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Qatar’s ‘zero cost’ jobs for Nepalis, an image makeover move, never reached ground
In Qatar, migrant workers represent about 90 per cent of its resident population, and Nepalis represent a significant number of its migrant work force.

Qatar’s ‘zero cost’ jobs for Nepalis, an image makeover move, never reached ground

In Qatar, migrant workers represent about 90 per cent of its resident population, and Nepalis represent a significant number of its migrant workforce. The country has been facing severe global criticism over the treatment of its migrant workforce, where

Last year, in an attempt to revamp its image especially with FIFA World Cup 2022 is just around the corner, Doha committed to reviewing its existing labour agreement with Nepal signed in 2005.

As part of the negotiations between two countries, Qatar sent its delegates to Nepal in November 2018 to discuss the much-needed revisions and proposed implementation. Likewise, a Nepali delegation also visited Qatar to hold talks on a revised bilateral agreement. Many claims that this bilateral agreement would have prevented Nepali workers from exorbitant fees imposed by the Qataris and also protect them against various other forms of exploitation including nightmarish working conditions, unpaid and delayed wages, and threats of reduced wages, and poor accommodation.

As per a report published in the Telegraph, “the majority of Nepali expatriates, borrowed an enormous amount of money to secure his new job overseas – a 200,000 Nepali Rupee (£1,350) loan at 18 per cent interest from a micro-finance company, equating to more than half the average annual wage in Nepal.

As per an investigation conducted by the Nepalese authorities to unveil the employment companies corruption scandal in Nepal, the Qatari ambassador to Nepal, Yousuf Bin Mohamed Ahmed Al Hail, failed to keep his word. He committed to paying 1400 Qatari Riyal to each employee of Nepal’s two employment companies but paid only 400 Riyals.

Also, a Qatari security company made a deal with a Nepalese employment company to recruit 600 Nepalese workers at a salary of $1500 each. Although Qatar claims that it does not charge any fees on recruiting workers, but its security company asked each applicant to pay $9000. It implies that for 600 employees the company collected over $5 million, a portion of which also went to the Qatari ambassador.

According to an official with the Ministry of Labour, Employment and Social Security, as part of the review process, Qatar proposed ‘zero cost’ modality for hiring Nepali workers. However, the review of labour agreement did not reach any significant stage as Nepal’s government did not hear back from the Qatari government. A successful review could have saved Nepali workers from paying an exorbitant amount of money to secure jobs in Qatar.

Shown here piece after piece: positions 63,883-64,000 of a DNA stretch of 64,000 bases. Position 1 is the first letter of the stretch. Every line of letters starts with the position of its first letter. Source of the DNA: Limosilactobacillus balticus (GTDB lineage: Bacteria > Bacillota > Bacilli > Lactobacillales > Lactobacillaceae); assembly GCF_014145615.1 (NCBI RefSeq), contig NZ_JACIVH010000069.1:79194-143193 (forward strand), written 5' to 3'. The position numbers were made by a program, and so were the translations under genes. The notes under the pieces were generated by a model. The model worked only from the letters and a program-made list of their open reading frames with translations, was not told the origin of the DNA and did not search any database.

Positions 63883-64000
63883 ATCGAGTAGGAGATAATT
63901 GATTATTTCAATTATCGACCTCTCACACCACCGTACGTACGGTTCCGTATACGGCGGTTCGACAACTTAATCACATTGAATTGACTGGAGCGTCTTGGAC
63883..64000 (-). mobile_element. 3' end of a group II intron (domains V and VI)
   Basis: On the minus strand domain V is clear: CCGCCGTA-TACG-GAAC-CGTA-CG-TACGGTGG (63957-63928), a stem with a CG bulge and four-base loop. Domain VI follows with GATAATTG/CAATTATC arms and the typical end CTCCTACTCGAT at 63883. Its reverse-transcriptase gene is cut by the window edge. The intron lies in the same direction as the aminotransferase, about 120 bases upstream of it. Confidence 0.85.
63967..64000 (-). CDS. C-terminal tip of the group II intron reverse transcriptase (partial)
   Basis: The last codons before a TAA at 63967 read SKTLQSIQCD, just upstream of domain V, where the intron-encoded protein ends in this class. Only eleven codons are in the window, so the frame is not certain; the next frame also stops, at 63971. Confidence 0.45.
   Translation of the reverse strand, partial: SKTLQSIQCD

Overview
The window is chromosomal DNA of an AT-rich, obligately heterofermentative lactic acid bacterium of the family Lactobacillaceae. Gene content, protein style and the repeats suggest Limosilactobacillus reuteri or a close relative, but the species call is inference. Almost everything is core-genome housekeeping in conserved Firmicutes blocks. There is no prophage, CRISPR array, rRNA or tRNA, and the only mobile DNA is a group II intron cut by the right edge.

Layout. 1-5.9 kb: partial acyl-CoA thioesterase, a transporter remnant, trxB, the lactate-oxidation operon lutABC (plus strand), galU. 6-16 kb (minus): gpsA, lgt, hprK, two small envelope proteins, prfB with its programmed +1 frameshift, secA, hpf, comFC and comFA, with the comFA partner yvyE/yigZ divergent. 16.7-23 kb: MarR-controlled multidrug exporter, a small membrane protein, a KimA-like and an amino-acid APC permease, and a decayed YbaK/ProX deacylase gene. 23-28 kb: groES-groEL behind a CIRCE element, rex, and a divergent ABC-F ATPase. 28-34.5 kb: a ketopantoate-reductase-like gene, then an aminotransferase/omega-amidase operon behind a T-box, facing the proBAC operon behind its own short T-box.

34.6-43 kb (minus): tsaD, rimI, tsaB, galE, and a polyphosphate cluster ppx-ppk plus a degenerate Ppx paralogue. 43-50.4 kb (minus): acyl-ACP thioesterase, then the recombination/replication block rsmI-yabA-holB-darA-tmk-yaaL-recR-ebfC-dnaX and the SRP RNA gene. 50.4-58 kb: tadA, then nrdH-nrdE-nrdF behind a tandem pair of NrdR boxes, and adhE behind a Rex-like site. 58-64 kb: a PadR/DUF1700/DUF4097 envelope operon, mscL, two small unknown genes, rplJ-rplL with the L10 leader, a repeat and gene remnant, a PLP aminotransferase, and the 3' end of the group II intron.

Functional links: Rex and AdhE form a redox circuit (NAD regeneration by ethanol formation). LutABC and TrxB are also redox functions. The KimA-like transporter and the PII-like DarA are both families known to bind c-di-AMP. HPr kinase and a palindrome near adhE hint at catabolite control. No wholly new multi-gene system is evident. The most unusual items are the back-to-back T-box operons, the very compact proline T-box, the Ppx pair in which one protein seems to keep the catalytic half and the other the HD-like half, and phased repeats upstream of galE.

“During the discussions, the Qatari officials raised some concerns. Nepal government was expected to answer them back, which was done immediately,” said the official, who had key information over the matter but preferred to stay anonymous, told Kathmandu Post. “The Ministry had sent their response, but since then, we never heard back from them.”

As per the sources, Qatar got back but only with a Qatar Visa Centre in Nepal. Nepal’s Labour Ministry raised concern the working and living conditions of its workforce. However, without satisfying the Labour Ministry and attending to its concerns, the Ministry of Foreign Affairs gave a go head allowing the centre to open in Kathmandu.

“The Labour Ministry should have had its say in the establishment of any such centre in Nepal,” said the official. “Now it seems, they were more concerned about opening their centre in Nepal.”

Qatar, which has always relied on poorer South Asian nations to fill unskilled jobs, needed more labour force to host the Football World Cup and show off the world its nine uniquely designed stadiums. Construction begins and so does the exploitation. There surfaced complaints like, Nepalis were forbidden from leaving the country or changing jobs without the permission of their employers, some even endured detention, some reported physical abuse and alleged being forced to work in dangerous conditions, often in extreme heat with little water.

To save its face in the international arena, Qatar came up with ‘zero-cost’ jobs, proposal to provide workers with easier access to justice, free legal services and the option to change jobs in the country. The proposed review also shielded workers from forced labour, human trafficking and other forms of discrimination and exploitation at the workplace.

Despite all talks and assurances nothing much has changed on the ground. Under Nepali law, a migrant travelling to work in Qatar should be provided with a free visa and travel, yet in most cases, visa fee and extra is charged to gain job security. Besides, Qatar committed to raising the workers’ wages, but the reality remains unchanged. One of the richest countries in the world seems to be filling its exchequer by pinching money off poor workers.

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